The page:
Herpes rates decline across US
Herpes infections are decreasing across nearly every demographic in the United States, according to a new report.
The report, published Wednesday by the National Center for Health Statistics, part of the US Centers for Disease Control and Prevention, looks at the prevalence of both types of herpes simplex viruses, HSV-1 and HSV-2, from 1999 to 2016.
It found that approximately 48% of all Americans were infected with HSV-1 and 12% with HSV-2 in 2015-16. This represents an 11.3 percentage point decrease in HSV-1 and a 5.9 percentage point decrease in HSV-2 since 1999.
“This is good news,” said Geraldine McQuillan, an infectious disease epidemiologist at the CDC and a lead author of the report. “I think its take-home message is that two of our most prevalent viruses, HSV-1 and HSV-2, are steadily declining in the US population.”
The report was based on a survey administered annually by the CDC that looks at a nationally representative sample of about 5,000 people.
Herpes infections were identified based on antibody testing among all participants ages 14 to 49.
HSV-1 and HSV-2 are transmitted through contact with an infected person’s lesions or secretions. Symptoms include painful blisters and sores at the site of infection.
HSV-1 typically affects oral mucous membranes and is often contracted during childhood. HSV-2, on the other hand, typically affects the genitals and is usually contracted after a person becomes sexually active. But either type can occur on the genitals or elsewhere.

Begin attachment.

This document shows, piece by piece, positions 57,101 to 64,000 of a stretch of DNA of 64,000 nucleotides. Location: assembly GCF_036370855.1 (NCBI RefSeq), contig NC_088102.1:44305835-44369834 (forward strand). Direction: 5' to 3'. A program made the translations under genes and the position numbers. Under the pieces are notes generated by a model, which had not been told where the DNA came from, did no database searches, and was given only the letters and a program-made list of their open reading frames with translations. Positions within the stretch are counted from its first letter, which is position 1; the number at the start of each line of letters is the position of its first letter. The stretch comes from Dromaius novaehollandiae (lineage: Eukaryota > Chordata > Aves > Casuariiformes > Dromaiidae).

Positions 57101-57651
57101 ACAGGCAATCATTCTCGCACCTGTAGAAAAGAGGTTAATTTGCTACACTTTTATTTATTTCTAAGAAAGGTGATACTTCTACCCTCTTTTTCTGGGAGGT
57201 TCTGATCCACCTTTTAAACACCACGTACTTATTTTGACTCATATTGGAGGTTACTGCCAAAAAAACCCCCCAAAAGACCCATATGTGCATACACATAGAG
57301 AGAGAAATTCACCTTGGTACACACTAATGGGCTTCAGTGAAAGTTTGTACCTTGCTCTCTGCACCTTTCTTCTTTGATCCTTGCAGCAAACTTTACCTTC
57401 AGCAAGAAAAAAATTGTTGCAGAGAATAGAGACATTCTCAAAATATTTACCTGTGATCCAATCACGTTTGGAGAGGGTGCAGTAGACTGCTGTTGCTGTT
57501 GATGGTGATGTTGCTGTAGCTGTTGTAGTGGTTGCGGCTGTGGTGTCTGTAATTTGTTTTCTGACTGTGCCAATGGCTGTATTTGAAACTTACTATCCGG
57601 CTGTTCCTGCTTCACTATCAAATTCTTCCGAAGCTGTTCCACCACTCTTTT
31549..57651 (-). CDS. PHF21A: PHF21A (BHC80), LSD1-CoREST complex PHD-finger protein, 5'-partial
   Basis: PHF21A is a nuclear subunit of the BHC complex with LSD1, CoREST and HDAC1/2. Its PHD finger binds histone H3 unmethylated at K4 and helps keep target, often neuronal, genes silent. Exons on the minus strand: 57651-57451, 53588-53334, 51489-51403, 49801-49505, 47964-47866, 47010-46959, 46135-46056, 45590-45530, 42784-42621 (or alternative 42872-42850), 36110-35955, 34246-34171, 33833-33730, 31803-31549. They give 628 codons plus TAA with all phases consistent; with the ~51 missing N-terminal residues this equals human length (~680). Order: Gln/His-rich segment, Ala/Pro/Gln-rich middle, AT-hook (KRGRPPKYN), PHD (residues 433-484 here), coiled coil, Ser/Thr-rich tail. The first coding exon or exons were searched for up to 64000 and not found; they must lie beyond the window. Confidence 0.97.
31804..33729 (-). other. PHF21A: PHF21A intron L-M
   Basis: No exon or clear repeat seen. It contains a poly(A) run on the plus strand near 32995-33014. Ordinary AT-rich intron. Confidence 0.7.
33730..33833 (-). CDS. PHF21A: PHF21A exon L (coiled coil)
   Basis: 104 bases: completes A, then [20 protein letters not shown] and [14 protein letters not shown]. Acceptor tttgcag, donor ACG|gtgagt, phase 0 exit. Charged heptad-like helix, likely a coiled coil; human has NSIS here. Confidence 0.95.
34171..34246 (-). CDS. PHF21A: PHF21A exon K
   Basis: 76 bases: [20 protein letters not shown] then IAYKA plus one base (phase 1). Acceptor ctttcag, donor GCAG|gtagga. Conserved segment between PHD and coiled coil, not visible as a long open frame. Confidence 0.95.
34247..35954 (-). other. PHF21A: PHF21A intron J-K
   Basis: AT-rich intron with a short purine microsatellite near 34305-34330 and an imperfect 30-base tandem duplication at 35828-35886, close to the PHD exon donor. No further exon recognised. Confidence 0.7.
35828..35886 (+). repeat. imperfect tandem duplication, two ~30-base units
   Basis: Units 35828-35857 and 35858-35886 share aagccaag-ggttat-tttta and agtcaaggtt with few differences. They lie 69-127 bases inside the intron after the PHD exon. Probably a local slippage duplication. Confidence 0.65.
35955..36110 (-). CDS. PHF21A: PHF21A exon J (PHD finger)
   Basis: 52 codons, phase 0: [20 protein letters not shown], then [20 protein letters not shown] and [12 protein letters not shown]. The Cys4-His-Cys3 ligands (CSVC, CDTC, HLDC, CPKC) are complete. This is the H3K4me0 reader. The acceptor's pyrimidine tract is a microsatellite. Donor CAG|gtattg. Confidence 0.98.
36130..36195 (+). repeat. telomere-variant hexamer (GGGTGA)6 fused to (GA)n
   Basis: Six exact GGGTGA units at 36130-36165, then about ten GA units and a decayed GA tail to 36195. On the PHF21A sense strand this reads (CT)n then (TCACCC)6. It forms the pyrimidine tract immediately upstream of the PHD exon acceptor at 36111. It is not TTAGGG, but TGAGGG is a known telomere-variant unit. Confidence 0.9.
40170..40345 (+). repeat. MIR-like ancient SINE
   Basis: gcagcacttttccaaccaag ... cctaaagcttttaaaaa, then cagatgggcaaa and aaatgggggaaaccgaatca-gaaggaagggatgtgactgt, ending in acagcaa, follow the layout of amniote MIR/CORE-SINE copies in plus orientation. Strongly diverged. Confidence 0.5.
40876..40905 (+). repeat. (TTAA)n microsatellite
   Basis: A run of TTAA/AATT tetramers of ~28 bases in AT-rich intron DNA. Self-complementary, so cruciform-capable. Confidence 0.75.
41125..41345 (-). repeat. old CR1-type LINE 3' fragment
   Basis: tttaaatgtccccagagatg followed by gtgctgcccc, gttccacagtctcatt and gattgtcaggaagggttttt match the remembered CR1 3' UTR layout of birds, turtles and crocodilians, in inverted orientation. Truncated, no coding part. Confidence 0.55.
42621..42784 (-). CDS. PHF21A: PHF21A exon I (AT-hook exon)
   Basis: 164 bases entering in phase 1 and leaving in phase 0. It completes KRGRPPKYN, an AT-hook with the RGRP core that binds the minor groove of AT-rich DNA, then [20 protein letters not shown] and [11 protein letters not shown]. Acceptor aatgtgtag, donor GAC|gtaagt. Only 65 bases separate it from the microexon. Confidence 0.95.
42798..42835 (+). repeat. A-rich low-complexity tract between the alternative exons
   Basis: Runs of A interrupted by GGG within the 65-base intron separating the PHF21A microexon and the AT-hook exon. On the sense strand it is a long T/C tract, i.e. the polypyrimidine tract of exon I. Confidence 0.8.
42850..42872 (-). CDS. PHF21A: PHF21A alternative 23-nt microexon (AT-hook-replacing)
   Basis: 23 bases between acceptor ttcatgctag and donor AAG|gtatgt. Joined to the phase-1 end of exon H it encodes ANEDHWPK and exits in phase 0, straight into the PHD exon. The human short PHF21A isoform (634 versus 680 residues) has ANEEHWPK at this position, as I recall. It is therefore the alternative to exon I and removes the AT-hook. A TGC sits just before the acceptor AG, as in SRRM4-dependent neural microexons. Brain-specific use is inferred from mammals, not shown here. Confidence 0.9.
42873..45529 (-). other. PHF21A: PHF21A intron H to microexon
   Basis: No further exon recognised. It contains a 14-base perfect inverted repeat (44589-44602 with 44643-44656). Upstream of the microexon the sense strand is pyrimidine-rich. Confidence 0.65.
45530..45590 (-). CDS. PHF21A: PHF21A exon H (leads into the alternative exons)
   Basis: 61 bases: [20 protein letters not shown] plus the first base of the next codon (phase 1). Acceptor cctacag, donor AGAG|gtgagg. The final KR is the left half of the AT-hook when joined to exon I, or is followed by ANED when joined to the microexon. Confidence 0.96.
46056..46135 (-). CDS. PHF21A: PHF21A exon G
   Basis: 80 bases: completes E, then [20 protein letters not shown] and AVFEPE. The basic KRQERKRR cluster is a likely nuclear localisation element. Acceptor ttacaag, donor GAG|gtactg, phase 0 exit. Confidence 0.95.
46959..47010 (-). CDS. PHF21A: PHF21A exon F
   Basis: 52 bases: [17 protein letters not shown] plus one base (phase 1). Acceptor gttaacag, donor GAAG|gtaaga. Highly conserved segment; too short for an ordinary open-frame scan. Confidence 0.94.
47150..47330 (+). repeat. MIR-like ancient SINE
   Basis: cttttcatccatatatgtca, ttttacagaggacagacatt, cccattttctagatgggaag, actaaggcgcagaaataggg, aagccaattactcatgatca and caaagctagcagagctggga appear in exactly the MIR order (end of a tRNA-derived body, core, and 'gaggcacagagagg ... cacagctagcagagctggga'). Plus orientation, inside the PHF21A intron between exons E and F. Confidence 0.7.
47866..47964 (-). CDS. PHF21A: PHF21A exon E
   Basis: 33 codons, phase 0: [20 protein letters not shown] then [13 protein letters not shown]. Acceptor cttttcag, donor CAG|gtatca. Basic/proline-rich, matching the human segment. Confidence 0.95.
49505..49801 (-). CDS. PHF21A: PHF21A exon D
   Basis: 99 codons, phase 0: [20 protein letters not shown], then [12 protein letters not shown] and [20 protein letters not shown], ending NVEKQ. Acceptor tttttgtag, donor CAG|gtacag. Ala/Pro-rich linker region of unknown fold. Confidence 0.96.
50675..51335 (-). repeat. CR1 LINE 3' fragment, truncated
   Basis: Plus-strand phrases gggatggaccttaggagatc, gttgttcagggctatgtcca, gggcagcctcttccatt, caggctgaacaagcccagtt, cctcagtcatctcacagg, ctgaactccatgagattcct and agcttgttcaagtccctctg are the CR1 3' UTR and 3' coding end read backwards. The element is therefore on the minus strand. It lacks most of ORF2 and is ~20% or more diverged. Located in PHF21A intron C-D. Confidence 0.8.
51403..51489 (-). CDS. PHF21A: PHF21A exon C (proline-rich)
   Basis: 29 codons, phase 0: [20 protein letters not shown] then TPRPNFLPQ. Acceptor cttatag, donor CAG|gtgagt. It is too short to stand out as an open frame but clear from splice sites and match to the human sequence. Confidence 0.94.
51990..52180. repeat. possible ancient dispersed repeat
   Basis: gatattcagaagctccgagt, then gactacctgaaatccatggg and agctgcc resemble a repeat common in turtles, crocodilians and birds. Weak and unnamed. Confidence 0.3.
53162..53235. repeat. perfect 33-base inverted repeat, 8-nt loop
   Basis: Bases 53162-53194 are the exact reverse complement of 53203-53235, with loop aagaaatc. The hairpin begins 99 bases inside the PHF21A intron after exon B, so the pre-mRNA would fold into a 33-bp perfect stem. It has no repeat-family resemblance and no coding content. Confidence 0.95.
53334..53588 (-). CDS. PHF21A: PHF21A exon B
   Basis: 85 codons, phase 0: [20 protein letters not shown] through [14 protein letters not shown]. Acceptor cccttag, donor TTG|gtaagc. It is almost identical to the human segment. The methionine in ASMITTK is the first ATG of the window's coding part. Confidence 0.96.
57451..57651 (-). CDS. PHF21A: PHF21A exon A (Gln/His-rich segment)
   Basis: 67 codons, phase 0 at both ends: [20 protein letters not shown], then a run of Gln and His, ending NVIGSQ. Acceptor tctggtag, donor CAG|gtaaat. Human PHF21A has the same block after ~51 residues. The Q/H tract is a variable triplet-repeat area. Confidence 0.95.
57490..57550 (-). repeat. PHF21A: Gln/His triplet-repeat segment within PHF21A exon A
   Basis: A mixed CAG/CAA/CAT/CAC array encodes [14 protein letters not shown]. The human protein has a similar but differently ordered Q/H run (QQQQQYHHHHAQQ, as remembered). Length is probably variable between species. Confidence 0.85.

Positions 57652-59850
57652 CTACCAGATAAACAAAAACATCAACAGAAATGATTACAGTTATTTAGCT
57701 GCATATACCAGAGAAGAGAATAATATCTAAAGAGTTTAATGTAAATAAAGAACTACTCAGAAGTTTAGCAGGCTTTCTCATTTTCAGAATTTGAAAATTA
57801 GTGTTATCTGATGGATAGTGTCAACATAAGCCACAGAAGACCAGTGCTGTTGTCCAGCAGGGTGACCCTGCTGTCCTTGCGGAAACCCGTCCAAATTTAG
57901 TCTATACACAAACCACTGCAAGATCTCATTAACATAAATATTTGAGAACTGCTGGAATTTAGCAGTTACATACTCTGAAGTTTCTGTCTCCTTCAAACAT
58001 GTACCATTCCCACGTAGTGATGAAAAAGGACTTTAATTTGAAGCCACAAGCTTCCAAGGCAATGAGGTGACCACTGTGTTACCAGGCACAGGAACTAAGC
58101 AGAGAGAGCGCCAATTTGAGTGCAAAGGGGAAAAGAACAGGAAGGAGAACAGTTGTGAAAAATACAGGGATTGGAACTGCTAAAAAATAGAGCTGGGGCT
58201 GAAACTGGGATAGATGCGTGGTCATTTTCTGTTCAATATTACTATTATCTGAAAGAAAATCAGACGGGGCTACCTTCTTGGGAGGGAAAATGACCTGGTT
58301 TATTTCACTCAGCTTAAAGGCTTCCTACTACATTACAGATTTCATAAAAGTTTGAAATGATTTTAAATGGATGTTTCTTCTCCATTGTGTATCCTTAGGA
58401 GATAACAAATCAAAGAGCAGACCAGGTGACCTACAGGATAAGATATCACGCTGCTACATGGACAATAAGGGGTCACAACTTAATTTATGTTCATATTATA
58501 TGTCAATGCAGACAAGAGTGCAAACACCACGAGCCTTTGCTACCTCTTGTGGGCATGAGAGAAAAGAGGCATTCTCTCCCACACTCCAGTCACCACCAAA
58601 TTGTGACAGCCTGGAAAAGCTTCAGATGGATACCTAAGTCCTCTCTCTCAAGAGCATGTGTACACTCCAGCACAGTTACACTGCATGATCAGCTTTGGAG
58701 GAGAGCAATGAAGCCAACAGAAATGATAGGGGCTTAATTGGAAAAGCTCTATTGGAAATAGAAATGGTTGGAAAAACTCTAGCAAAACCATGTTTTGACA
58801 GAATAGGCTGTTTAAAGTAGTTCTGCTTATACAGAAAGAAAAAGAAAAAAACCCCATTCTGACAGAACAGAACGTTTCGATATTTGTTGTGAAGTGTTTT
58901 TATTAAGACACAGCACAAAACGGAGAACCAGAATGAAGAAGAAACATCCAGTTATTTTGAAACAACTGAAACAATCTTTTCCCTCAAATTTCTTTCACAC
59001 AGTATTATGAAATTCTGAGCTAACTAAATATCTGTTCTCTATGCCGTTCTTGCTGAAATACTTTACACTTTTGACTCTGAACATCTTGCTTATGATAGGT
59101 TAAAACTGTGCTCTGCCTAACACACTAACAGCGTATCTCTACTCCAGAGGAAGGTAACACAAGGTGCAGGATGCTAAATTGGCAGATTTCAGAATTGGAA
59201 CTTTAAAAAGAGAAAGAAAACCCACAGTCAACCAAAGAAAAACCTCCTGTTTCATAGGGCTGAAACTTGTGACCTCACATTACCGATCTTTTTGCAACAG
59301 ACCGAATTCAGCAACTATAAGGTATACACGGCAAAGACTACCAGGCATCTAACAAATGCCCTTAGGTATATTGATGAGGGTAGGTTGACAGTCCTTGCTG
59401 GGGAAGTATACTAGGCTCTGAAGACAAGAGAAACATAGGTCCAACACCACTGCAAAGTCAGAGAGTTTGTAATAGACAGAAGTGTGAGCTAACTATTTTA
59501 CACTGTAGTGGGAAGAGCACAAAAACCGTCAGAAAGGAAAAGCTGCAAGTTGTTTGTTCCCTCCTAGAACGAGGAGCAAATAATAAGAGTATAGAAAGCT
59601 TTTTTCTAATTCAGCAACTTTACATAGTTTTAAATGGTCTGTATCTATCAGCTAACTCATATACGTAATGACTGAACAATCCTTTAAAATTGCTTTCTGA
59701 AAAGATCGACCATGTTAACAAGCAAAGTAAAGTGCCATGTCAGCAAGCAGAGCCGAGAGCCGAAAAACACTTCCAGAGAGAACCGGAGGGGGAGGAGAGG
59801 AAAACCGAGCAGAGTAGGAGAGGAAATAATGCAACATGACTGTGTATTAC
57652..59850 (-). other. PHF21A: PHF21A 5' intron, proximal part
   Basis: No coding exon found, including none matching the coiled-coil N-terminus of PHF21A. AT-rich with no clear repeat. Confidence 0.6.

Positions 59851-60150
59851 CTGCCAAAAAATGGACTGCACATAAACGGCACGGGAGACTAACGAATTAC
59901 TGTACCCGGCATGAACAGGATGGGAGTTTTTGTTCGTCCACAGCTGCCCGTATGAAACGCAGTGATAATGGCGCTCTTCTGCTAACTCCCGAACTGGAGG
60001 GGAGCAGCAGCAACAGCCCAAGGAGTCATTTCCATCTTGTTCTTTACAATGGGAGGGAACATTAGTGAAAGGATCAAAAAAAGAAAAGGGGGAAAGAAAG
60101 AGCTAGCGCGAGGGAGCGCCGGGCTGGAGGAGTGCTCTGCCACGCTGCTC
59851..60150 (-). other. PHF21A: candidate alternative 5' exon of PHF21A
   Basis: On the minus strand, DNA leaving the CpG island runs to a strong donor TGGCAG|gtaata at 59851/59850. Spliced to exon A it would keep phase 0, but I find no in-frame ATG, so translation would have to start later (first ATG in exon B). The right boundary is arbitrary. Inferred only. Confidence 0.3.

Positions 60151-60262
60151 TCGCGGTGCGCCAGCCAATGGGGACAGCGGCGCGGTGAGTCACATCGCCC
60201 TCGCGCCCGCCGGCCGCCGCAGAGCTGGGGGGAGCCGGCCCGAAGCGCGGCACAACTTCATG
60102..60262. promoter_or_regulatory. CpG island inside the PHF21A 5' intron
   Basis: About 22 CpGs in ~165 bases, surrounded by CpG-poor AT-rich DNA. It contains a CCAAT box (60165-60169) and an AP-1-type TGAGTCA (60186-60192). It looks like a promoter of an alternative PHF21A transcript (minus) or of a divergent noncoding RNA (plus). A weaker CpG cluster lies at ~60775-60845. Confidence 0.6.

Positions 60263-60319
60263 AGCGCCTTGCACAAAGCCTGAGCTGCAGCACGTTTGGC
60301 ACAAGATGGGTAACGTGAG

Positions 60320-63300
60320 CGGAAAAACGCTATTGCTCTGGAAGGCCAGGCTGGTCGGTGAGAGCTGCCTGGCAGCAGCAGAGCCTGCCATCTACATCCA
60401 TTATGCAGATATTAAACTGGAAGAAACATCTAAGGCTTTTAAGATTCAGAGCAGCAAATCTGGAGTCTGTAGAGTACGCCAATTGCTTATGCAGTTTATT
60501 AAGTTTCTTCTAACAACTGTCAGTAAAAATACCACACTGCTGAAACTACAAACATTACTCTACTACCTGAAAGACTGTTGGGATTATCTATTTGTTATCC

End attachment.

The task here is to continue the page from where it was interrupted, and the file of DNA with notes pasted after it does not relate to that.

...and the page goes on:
The viruses are not usually life-threatening but, once in the body, typically remain there for life, according to Dr. William Schaffner, a professor of preventive medicine and infectious diseases at Vanderbilt University Medical Center, who was not involved in the study.
Reactivation of the viruses can occur at any time, but it often occurs during periods of stress, sunlight exposure or when the immune system is weakened, Schaffner said.
“You can have tingling sensations and be aware of very early-onset lesions,” he said. “And if you treat it at that point, you can actually reduce the likelihood that you will get a full-blown infection.”
Symptoms such as pain and fever can be treated with ibuprofen or Tylenol. Antiviral medications such as acyclovir can also decrease the severity and duration of symptoms, according to Schaffner.
“The more sexual partners you have, the more likely you are to encounter the virus,” he added. “The more often you use condoms, the less likely you are to acquire the infection.”
HSV-1 was most common in Mexican-Americans (71.7%), while HSV-2 was highest among African-Americans (34.6%). Both viruses were more common in women than men.
“Access to diagnosis and treatment may play a worthy role” in the disparity between racial and ethnic groups, Schaffer said. “This may be yet another reflection of differential access to medical care in the United States.”
The drop in herpes infections comes at a time when other sexually transmitted diseases are increasing nationwide. In 2016, more than 2 million cases of chlamydia, gonorrhea and syphilis were reported to the CDC — the highest number ever recorded.
It is still unclear why herpes infections are dropping while other STDs are on the rise.
“I don’t know for sure,” Schaffner said. “My inclination would be that we have to look very carefully at subsets of population beyond age and race, which are the two major distinguishing features in this investigation.
“Treatment for gonorrhea has also become much more difficult because of progressive antibiotic resistance, so for that particular disease, that may be a contributing factor,” he added.